Details

International Journal of Organizational Analysis, vol. 24 no. 3
Type: Research Article
ISSN: 1934-8835

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Article
Publication date: 14 March 2016

Yuhee Jung and Norihiko Takeuchi

The purpose of this paper is twofold. First, it attempts to examine how employees’ career planning (CP) interacts with the quality of leader-member exchange (LMX) to…

Abstract

Purpose

The purpose of this paper is twofold. First, it attempts to examine how employees’ career planning (CP) interacts with the quality of leader-member exchange (LMX) to explain subjective career success. Second, the authors investigate how the pattern of such interactions differs between male and female employees.

Design/methodology/approach

To increase the generalizability, the study tested hypotheses in two studies whose data were collected in different national settings. Study 1 was designed to analyze 144 Korean employees and Study 2 investigated 140 Japanese employees. Both groups of employees worked for privately owned firms.

Findings

The authors found a three-way interaction effect between gender, CP, and LMX quality in predicting subjective career success. As hypothesized, the positive relationship between quality of LMX and subjective career success was stronger for males with high CP, whereas for females such a stronger relationship was found for women with low CP.

Research limitations/implications

This study contributes to the literature in two ways. First, it extends career research by considering the interactive effects of individual and interpersonal factors on employees’ subjective career success. Second, it combines the research streams of social exchange theory (LMX), career theory (the boundaryless career), and gender theory (agentic and communal personality traits). This suggests that the ideas of the three theories could serve together as a useful framework for explaining gender differences in subjective career success through setting career goals and building relationships with supervisors.

Practical implications

The findings have important practical implications for managers and leaders, who generally seek to motivate their employees toward career achievement.

Originality/value

This study is one of the first to provide a new perspective for understanding the process by which men and women perceive their subjective career success differently with regard to social exchange relations with their supervisors and CP.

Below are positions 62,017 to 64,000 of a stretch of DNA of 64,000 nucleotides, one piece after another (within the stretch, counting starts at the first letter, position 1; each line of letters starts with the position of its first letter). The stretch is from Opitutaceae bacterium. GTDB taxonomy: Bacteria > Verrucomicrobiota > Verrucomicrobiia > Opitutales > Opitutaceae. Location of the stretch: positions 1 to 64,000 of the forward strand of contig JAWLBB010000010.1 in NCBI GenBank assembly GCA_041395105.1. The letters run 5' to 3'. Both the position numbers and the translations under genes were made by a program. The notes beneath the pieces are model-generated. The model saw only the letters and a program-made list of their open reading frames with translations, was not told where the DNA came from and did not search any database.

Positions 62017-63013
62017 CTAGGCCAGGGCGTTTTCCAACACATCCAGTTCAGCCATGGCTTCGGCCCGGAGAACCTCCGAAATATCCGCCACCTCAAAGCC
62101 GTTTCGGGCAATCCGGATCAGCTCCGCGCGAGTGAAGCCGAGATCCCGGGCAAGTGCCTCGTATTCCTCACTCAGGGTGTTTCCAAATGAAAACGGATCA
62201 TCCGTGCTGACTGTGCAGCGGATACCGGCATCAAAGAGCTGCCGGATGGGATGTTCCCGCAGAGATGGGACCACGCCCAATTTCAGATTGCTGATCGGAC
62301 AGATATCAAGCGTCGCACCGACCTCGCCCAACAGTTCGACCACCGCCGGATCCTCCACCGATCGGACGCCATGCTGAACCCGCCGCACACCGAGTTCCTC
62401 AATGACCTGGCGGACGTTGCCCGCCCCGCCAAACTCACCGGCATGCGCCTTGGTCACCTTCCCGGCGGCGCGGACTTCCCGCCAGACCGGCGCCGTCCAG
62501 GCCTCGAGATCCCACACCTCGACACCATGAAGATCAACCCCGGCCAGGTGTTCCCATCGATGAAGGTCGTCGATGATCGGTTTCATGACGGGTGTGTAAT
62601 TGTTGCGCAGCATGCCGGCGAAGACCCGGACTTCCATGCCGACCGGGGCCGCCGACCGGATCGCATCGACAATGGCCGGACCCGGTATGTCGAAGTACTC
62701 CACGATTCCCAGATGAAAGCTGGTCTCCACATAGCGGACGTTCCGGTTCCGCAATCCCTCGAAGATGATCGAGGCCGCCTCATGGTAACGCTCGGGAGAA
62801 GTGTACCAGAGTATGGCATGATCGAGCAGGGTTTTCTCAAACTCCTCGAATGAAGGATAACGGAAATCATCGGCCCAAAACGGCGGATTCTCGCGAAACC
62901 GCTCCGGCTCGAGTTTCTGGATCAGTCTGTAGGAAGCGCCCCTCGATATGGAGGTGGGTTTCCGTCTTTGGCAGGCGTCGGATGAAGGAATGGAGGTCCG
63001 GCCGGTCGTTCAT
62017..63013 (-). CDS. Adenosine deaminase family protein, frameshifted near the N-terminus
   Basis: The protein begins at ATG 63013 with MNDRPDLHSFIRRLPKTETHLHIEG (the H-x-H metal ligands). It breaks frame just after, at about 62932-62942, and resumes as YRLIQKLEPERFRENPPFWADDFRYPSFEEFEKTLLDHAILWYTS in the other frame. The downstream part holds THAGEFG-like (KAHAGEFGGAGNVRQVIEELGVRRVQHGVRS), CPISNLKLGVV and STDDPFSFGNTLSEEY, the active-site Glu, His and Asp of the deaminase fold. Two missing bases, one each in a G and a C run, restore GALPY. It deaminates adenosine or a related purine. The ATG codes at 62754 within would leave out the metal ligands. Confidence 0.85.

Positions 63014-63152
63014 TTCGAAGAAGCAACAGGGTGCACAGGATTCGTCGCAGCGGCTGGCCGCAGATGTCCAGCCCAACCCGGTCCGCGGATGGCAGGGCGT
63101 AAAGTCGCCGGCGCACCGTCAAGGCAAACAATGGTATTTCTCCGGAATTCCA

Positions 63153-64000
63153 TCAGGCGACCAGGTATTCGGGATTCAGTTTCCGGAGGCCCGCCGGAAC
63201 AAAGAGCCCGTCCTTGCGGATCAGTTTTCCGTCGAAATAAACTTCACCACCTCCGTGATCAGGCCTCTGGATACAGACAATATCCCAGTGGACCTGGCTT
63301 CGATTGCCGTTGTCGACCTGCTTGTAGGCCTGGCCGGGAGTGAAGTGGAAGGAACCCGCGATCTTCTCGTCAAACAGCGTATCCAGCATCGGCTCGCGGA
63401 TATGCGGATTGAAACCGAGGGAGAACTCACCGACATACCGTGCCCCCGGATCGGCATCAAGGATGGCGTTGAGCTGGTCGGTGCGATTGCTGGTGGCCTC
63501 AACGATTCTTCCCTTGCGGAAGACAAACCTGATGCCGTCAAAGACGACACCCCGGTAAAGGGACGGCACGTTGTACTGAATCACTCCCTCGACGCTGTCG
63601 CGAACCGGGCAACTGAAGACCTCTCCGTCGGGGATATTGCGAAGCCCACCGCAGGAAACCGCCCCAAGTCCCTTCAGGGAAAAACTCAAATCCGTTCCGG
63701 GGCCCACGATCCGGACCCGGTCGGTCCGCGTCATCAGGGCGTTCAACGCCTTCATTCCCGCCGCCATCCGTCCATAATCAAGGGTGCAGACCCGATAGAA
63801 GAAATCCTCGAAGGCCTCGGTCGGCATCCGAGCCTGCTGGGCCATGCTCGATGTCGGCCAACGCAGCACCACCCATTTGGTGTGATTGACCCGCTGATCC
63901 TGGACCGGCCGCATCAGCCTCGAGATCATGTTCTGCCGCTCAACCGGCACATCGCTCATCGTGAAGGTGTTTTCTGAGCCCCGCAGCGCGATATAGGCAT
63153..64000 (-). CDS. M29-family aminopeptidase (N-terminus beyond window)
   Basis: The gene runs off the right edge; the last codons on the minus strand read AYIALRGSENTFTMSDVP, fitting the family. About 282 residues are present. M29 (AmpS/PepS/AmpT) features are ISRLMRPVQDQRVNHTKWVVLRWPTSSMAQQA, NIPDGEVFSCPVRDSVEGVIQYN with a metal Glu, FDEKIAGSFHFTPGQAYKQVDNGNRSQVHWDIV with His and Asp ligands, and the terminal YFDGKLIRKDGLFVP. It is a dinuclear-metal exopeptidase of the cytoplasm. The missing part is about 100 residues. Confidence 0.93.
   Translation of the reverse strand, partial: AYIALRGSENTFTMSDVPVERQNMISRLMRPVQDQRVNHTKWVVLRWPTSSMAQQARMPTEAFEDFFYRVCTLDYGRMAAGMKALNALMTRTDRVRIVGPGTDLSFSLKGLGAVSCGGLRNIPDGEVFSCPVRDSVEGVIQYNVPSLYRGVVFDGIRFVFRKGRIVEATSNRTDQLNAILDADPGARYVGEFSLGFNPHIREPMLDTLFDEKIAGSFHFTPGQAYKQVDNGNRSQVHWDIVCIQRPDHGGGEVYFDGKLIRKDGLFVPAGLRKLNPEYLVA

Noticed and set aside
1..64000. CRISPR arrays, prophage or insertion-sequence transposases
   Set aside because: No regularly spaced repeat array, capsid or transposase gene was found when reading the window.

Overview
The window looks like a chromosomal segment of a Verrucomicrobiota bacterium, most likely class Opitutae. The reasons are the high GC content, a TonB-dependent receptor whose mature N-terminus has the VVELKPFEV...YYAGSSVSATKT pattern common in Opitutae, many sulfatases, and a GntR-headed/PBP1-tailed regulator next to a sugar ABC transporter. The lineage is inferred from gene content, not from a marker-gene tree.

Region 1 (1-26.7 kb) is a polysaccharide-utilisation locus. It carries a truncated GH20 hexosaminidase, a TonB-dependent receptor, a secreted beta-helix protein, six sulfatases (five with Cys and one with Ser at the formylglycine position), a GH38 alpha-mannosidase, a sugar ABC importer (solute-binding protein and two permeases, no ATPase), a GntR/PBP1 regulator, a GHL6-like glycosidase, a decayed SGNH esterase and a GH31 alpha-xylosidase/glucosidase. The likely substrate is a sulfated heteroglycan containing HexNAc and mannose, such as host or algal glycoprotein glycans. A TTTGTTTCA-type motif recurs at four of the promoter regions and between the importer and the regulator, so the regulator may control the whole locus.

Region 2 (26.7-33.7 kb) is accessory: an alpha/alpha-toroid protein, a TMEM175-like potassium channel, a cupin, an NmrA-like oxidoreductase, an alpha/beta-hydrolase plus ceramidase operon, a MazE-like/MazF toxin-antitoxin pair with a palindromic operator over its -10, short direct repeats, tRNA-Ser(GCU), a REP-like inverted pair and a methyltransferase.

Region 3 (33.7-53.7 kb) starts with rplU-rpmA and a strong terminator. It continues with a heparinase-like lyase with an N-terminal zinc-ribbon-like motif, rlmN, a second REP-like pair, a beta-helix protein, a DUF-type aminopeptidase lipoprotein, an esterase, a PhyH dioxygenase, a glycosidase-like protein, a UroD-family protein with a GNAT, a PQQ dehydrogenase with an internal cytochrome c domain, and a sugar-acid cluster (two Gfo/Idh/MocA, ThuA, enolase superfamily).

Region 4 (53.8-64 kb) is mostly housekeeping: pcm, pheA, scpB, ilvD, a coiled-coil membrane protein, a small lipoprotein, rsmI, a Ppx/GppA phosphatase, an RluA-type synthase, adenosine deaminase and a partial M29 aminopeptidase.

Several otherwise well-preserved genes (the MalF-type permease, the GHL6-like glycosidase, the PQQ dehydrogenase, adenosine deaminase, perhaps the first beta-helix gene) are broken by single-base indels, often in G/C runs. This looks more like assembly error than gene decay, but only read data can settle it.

Details

Journal of Managerial Psychology, vol. 31 no. 2
Type: Research Article
ISSN: 0268-3946

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Article
Publication date: 26 February 2020

This paper aims to review the latest management developments across the globe and pinpoint practical implications from cutting-edge research and case studies.

Abstract

Purpose

This paper aims to review the latest management developments across the globe and pinpoint practical implications from cutting-edge research and case studies.

Design/methodology/approach

This briefing is prepared by an independent writer who adds their own impartial comments and places the articles in context.

Findings

Investing in training and development HRM practices enables companies to show their employees that they are valued. Employee response is likelier to be positive when the investment is perceived in terms of social exchange reflecting a long-term relationship based on mutual trust rather than more impersonal economic exchange where concern for the employee is minimal.

Originality/value

The briefing saves busy executives and researchers hours of reading time by selecting only the very best, most pertinent information and presenting it in a condensed and easy-to-digest format.

Details

Development and Learning in Organizations: An International Journal, vol. 35 no. 1
Type: Research Article
ISSN: 1477-7282

Keywords